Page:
Picking up from our activities in the previous chapter, today we continue with our monographic tour of Berlin techno. This, then, will be our second night in the city. For this purpose there is a variety of venues. In a radius of less than 200 metres there are two of the standout spots, both on the Kreuzberg intersection. Access to the first of these, Monarch, is up a staircase which doesn’t seem to lead to anywhere safe. But, after negotiating a metal door concealed on one side of the street – bingo! The venue has a fixed programme and special events, such as the XJAZZ Festival. Another of the mythical spots is La Paloma – you could pass by the door twenty times and you’d never suspect that there was any action there… and on this occasion there wasn’t. 9 p.m. is too early for this locale. We didn’t even try going to Farbfernseher as we wanted to really hit the big time!
“The best techno is still at underground rave-ups, where it’s not easy to get a look in”, remarked Ana, a designer from Madrid who lives in Berlin. With that auspicious comment we head into the Berlin night, to more exciting spots than the ones touted… Before that, we make a slip-up.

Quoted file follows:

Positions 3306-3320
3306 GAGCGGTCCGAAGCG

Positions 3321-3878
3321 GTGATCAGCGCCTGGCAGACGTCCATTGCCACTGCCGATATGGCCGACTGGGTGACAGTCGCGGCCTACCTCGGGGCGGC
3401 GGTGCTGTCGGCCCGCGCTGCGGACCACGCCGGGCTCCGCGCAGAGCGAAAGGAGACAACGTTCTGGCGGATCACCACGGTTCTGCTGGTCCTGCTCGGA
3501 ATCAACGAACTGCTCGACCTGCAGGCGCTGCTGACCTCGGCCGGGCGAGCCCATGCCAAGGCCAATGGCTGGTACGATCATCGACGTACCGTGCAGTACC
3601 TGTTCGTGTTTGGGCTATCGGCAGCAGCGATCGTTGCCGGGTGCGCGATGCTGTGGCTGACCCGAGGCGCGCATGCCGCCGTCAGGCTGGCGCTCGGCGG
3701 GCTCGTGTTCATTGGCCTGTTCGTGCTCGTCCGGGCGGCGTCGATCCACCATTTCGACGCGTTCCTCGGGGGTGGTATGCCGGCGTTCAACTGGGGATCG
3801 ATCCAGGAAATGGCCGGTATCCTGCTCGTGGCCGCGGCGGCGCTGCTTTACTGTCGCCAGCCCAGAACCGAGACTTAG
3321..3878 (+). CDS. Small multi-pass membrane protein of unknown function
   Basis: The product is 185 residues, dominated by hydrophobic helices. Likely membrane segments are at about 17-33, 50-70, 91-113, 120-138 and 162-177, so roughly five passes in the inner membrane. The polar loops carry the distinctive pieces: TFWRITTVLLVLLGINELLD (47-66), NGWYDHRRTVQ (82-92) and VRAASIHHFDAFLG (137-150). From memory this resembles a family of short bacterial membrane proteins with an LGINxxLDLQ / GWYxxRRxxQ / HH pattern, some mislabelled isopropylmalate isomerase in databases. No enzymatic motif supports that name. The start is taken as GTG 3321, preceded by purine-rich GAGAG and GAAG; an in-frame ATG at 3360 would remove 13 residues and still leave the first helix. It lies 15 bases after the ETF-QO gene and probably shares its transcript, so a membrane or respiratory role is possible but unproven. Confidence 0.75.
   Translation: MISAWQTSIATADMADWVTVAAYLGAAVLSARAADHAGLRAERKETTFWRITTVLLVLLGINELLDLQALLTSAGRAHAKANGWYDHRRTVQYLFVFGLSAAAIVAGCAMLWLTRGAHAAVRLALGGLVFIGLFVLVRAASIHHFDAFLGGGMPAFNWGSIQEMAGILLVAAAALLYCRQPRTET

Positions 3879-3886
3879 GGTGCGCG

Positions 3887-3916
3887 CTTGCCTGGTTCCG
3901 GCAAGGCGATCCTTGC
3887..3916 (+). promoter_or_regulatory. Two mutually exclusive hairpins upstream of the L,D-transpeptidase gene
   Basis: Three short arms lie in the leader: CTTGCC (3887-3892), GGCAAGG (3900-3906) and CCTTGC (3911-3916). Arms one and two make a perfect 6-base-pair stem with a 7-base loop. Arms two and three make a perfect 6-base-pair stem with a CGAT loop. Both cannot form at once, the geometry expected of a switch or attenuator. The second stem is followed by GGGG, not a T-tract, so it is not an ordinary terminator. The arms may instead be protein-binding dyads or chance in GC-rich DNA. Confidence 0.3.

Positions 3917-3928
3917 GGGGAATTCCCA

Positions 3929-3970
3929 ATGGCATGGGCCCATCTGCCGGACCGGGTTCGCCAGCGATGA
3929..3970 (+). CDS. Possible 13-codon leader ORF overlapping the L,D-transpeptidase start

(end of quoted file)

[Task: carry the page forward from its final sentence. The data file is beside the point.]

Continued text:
“Tresor has become the Pachá of Berlin”, wages Carlota, a Catalan who has been living in the German capital for some years. Tresor is not the best of places in Berlin – it is no longer on its original premises either – but it is an affordable piece of history. The tunnel leading down into the basement hall with its strobe lights and tedious hard techno is unlike anything else in Europe. Whatever is being played, thanks to its crew it sounds marvellous. As well, the premises are clean and they even offer deodorant and shampoo to customers who prolong their stay through the night.
After a couple of hours we realise that there aren’t any real Berliners around. You can hear more Spanish and English being spoken in the corridors than German. You also encounter a host of guiris in such places as Suicide Circus, Cassiopeia, Kit Kat and Weekend. The venues actually exploit the fact that some legendary clubs have closed down precisely because of the pressure exerted by foreigners and a process of gentrification – Kater Holzig, Golden Gateor Icon, for example. We decide to head for another iconic spot, this time with its pedigree intact – Berghain, in Rudersdorf.